When it comes to retainer pricing, there are two main types of arrangements:
Effort based - Client pays upfront for a set amount of work effort ( hours or days).
Deliverables based - Client pays upfront for an agreed list of deliverables.
Payment is usually upfront and for an agreed time period ,i.e. per month or year.
4. Value-based Pricing
When working with a value-based pricing model, clients are not charged based on the time spent on a project or the number of deliverables produced but the value your service brings to their business.
This pricing model is very scalable but it can be hard to get it right, especially if results can be affected by external factors. Also, if successful and the fees you receive gets more disproportionate to market prices for other pricing models, some clients may try to get clever and agencies may experience some client retention issues.
Working out how much to charge
We covered how marketing agencies can price services, then we have to work out how much to charge for them. When setting the price of your agency services, consider the following factors to cover for;
- Your agency's costs of delivering that service or project such as team salary (may need time tracking tools to work out).
- Business overhead costs such as rent, utilities, and insurance.
- Sales and Marketing Costs which include time spent on failed opportunities
- Profit - anything between 10-30% profitability should be something to shoot for if you need this advice.
- Risk - It is recommended to allow some tolerance for risk, especially if it's a new client or you get some vibes during initial discussions.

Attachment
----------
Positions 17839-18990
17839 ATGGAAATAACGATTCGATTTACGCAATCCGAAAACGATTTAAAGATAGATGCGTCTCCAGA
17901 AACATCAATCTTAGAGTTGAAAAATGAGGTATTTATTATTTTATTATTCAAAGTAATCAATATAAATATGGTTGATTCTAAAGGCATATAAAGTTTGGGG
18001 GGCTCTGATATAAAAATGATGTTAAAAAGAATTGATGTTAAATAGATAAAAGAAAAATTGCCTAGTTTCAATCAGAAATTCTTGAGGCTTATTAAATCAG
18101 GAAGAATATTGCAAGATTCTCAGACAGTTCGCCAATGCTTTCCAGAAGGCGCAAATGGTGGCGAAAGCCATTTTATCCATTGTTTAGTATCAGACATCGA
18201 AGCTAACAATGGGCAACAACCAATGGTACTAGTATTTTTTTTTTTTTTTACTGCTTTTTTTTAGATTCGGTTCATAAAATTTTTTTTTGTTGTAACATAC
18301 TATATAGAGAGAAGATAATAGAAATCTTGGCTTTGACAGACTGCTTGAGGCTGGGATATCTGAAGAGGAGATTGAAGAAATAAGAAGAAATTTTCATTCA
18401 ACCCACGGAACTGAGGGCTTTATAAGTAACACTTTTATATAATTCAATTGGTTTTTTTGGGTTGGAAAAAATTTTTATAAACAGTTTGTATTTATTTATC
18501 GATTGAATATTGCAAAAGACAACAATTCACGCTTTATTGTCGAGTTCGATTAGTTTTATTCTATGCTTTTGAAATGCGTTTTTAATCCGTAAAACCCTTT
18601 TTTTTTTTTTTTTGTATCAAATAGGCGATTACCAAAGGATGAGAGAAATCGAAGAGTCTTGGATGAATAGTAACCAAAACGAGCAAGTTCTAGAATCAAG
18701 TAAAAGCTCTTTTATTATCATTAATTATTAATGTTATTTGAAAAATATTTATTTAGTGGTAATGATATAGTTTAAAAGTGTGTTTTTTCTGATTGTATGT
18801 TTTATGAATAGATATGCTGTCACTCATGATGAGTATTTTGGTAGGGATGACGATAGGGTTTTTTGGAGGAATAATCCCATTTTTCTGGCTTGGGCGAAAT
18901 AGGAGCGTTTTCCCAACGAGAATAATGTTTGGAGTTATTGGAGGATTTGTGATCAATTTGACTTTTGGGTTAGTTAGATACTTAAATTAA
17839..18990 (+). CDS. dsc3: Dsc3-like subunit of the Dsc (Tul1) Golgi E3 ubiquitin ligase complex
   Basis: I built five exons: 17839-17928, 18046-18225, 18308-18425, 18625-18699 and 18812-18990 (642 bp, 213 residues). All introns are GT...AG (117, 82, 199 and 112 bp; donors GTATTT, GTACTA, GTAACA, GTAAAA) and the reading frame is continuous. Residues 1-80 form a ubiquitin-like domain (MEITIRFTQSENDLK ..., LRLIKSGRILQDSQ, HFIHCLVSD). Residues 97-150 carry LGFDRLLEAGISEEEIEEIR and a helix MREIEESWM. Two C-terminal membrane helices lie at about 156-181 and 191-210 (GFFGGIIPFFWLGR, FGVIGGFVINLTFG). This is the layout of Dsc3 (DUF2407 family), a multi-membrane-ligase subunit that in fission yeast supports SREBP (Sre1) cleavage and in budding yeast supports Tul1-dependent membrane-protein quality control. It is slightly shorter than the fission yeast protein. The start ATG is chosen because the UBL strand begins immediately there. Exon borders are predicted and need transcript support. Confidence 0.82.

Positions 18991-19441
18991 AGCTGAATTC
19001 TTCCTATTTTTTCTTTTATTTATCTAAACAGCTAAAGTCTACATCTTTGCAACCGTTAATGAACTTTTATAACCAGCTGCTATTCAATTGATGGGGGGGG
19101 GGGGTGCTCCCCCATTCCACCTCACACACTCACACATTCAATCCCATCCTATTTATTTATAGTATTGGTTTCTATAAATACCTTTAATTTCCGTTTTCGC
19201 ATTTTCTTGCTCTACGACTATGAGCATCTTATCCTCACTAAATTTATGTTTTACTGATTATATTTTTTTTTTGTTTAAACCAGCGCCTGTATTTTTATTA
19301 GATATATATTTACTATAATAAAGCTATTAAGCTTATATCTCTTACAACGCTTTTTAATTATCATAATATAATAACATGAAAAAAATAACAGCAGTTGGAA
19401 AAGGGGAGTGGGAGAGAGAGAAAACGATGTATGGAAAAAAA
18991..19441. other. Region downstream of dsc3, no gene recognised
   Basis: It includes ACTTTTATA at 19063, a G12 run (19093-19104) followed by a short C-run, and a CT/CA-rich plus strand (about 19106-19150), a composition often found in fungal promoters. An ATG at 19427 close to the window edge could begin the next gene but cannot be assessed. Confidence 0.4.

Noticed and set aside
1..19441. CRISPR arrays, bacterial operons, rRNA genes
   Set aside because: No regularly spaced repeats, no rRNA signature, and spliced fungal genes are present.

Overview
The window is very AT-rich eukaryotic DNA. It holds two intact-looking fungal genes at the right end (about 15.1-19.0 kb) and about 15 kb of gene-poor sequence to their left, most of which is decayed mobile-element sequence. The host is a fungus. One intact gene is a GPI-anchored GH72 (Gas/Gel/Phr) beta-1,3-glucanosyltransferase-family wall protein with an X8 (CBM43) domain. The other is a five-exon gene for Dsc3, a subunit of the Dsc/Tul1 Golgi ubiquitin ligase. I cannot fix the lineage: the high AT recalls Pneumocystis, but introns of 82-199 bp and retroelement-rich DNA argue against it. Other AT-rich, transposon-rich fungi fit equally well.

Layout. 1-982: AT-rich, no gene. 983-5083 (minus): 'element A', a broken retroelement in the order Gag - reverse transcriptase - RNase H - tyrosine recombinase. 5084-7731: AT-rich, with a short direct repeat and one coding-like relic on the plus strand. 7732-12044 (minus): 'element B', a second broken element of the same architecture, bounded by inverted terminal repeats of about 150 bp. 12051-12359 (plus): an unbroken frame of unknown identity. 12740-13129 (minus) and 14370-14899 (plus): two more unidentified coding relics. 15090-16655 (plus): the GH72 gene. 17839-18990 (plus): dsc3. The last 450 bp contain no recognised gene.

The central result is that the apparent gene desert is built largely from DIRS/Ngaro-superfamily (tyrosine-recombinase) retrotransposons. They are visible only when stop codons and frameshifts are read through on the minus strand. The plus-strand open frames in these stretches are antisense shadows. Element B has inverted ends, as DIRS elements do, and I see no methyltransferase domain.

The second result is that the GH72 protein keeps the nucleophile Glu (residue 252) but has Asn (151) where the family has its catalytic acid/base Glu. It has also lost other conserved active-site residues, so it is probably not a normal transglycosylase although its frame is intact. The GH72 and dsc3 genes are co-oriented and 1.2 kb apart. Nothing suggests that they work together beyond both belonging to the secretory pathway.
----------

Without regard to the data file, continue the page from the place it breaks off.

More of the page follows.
How to Ask Your Clients For a Higher Price
For most agencies, we will be wanting to increase our prices. It's time to get pricing negotiations under way! Remember that respect is key when negotiating prices – always treat your clients with honesty and courtesy! With these tips in mind, pricing negotiations should go smoothly.
Just do it, it's never easy
Talking about money is often uncomfortable for agency owners. However, after the above section on determining what needs to be covered by the price, you need to set a realistic and profitable price. If your clients don't agree with the price, be willing to negotiate - there is no harm in trying!
Build a better portfolio
Building a strong portfolio is one of the best ways you can improve the quality of your leads. Most importantly, it gives you that superpower mindset to take with you to the negotiation table.
Niche down your target market
Niching down to offer expertise in one or two services is a good way to set yourself apart, demonstrate your expertise and increase your profits. Additionally, narrowing your focus can also help you to better understand a client's needs and how best to meet them and hence design services or products that will easily resonate with them.
When pricing your agency services, it's important to understand the different pricing models that are out there. From hourly rate to project pricing, there's a model that's right for you and your business. However, it's important to know that you should continuously seek to improve profitability and it's critical to always strive to shoot for a higher price. After all, you work hard to provide quality services and deserve to be compensated fairly for it! Thanks for reading and have a great day!